Fraternity hazing rituals come to court

January 13, 1995

Violent initiation rites at United States universities and colleges, in which students are required to undergo beatings, punchings, branding and alcohol abuse before they are able to join fraternities, are under challenge in the courts.

The peculiarly American phenomenon of hazing, which takes the form of violence for initiation into black fraternities and alcohol abuse for entry to white ones, is frowned on by college authorities and the national offices of fraternities. In fact violent hazing was banned four years ago.

The problem is making any rules stick. The business of fraternities is shrouded in secrecy. Like Freemasons, members of the Greek societies at American universities are sworn to silence. Membership brings a strong sense of belonging and comradeship with people who will look after you through life, so there is a powerful incentive to stay silent.

Now the wall of silence is being penetrated. Wardell Pride, 24, is suing his fraternity, Kappa Alpha Psi, at Tennessee State University.

He maintains that fraternity officers knew of the violent hazing and failed to take adequate steps to prevent it.

Wardell Pride should know. Not only was he subjected to the violent initiation rites himself, but he became chapter president and one of the 12 regional coordinators for Kappa Alpha Psi.

His lawsuit is supported by affidavits from five other fraternity members at Tennessee State. It describes ritualised physical abuse meted out in "heat sessions" that last several hours.

One activity, called "the cut" involved the student who was applying to join the fraternity being required to bend over, grab his left ankle with his right hand and cover his crotch with his left hand. He would then be beaten with a wooden cane.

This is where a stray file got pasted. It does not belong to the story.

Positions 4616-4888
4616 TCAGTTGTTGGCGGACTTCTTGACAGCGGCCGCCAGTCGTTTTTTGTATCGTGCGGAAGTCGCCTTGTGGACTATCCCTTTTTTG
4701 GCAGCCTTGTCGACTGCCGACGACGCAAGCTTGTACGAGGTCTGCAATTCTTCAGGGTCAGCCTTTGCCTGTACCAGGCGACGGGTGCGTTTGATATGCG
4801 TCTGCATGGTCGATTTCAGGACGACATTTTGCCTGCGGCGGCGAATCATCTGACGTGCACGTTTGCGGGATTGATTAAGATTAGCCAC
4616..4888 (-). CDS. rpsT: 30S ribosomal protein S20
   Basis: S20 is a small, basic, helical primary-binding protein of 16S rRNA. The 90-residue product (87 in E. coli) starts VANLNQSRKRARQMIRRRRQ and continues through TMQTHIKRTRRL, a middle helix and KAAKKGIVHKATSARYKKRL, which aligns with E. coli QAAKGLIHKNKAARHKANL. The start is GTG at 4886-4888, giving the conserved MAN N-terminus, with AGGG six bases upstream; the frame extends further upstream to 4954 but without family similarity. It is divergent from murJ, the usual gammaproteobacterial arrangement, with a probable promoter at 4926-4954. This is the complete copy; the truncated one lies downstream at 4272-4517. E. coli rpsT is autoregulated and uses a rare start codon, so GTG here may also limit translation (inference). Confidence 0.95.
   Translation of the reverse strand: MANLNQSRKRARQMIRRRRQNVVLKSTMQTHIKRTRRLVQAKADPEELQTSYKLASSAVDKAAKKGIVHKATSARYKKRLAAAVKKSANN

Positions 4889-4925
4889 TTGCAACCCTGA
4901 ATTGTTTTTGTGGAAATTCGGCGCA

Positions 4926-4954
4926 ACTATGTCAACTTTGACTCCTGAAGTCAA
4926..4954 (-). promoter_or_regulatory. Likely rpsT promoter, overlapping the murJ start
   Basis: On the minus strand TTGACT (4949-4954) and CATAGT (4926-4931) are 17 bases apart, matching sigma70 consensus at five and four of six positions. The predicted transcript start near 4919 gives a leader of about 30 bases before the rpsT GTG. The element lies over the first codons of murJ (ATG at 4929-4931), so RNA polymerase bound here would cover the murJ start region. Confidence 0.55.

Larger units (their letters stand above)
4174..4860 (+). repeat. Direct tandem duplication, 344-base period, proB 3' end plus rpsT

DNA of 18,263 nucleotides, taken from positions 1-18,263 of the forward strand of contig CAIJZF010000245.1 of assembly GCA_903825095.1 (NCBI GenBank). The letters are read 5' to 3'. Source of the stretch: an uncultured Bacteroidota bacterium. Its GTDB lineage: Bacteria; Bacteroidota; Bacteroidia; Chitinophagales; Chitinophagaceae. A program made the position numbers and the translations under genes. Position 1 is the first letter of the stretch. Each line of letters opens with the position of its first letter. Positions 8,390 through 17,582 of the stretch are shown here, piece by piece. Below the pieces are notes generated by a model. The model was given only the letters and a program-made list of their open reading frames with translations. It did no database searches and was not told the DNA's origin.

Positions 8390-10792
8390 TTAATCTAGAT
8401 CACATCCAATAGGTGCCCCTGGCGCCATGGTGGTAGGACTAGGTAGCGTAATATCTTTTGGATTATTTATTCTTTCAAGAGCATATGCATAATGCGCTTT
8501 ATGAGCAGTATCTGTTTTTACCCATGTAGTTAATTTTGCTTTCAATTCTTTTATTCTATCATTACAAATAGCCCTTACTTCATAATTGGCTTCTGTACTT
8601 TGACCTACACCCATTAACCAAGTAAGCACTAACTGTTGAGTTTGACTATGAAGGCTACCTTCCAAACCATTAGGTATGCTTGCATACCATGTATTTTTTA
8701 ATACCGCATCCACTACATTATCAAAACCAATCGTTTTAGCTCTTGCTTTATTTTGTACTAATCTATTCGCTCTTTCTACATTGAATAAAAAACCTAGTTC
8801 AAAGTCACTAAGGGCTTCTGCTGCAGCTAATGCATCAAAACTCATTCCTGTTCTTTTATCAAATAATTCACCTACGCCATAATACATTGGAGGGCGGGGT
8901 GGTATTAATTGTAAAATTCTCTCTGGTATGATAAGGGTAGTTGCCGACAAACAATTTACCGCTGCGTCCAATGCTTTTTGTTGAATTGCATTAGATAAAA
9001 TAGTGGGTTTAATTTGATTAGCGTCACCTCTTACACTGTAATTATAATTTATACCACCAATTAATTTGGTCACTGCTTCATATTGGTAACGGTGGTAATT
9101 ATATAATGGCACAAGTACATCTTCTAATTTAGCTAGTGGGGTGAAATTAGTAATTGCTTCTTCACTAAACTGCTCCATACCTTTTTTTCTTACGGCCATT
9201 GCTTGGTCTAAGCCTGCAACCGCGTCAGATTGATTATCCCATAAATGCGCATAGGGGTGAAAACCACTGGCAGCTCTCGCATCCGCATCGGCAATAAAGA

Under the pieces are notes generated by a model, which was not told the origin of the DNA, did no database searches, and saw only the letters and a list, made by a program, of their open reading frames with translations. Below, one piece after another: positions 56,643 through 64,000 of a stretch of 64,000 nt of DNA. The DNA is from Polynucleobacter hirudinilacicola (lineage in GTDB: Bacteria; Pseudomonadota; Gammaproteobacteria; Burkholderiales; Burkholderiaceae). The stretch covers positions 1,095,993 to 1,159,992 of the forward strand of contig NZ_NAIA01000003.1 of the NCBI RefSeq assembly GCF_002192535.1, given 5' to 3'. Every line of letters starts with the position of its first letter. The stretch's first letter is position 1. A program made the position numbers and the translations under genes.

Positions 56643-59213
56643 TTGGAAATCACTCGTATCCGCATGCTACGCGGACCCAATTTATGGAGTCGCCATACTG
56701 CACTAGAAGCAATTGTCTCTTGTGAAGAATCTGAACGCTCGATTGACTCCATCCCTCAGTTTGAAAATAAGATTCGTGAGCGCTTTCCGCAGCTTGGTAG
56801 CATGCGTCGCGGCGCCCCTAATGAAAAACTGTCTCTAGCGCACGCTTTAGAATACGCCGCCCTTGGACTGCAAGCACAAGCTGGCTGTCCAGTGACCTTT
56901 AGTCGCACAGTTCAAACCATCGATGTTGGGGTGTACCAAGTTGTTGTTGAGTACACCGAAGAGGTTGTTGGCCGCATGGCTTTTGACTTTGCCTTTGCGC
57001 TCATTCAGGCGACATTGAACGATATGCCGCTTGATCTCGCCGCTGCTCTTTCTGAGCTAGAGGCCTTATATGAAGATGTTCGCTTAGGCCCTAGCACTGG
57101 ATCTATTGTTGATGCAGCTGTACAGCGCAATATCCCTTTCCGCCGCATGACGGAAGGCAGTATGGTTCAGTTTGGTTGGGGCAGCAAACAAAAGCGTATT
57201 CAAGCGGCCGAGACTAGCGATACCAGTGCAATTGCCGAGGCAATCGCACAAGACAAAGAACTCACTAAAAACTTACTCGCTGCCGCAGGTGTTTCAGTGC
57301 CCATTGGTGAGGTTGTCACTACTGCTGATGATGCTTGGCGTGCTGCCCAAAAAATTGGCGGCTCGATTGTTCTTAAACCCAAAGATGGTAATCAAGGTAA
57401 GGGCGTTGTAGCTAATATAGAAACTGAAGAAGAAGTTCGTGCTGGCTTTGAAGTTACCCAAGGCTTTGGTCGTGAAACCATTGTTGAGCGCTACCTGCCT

In another, known as "bringing the knowledge", the applicant has to stand or kneel and bow his head. A fraternity member stands on a chair or bed with a dictionary or other large book in his hand and jumps down, slamming the book on to the applicant's head.

When those who seek membership are admitted to the fraternity, they undergo one final ritual, reminiscent of the way slaveowners would treat their slaves in the Old South: being burned on the upper arms and over the heart with a branding iron.

"It burns all night long, all day to the next day," said Mr Pride. "It's all you feel."

In the past two years, Kappa Alpha Psi chapters at 35 colleges and universities have been disbanded or had members suspended for hazing violations -- a sign that such abuses are no longer being tolerated. Earlier this year, the fraternity, which has 300 undergraduate chapters, suspended the admission of new members.

It had been shaken by an incident at Southeast Missouri State University where a journalism student, Michael Davis, was beaten, kicked and body-slammed to death during an initiation ritual.

A student at the University of Georgia applying to join another fraternity was also reported to have suffered from infected buttocks after being repeatedly beaten during hazing. There are other similar cases.

Already registered?

Sign in now if you are already registered or a current subscriber. Or subscribe for unrestricted access to our digital editions and iPad and iPhone app.

Have your say

Log in or register to post comments

Register to continue  

You've enjoyed reading five THE articles this month. Register now to get five more, or subscribe for unrestricted access.

Most Commented

  • Boats docked in Port Hercule, Monaco

Richard Murphy praises a bold effort to halt tax-dodging by the 1 per cent

It’s a question with no easy answer, finds James Derounian

  • Man walking, University of Oxford campus, photo negative

Donald Brown shares the experiences that prompted him to talk about ‘institutional racism’ at Oxford

  • Egg timer and clock showing deadlines

Meghan Duffy thinks you can get on in academia without being chained to your desk

  • James Fryer illustration (19 November 2015)

With no time for proper peer review and with grade inflation inevitable, one academic felt compelled to resign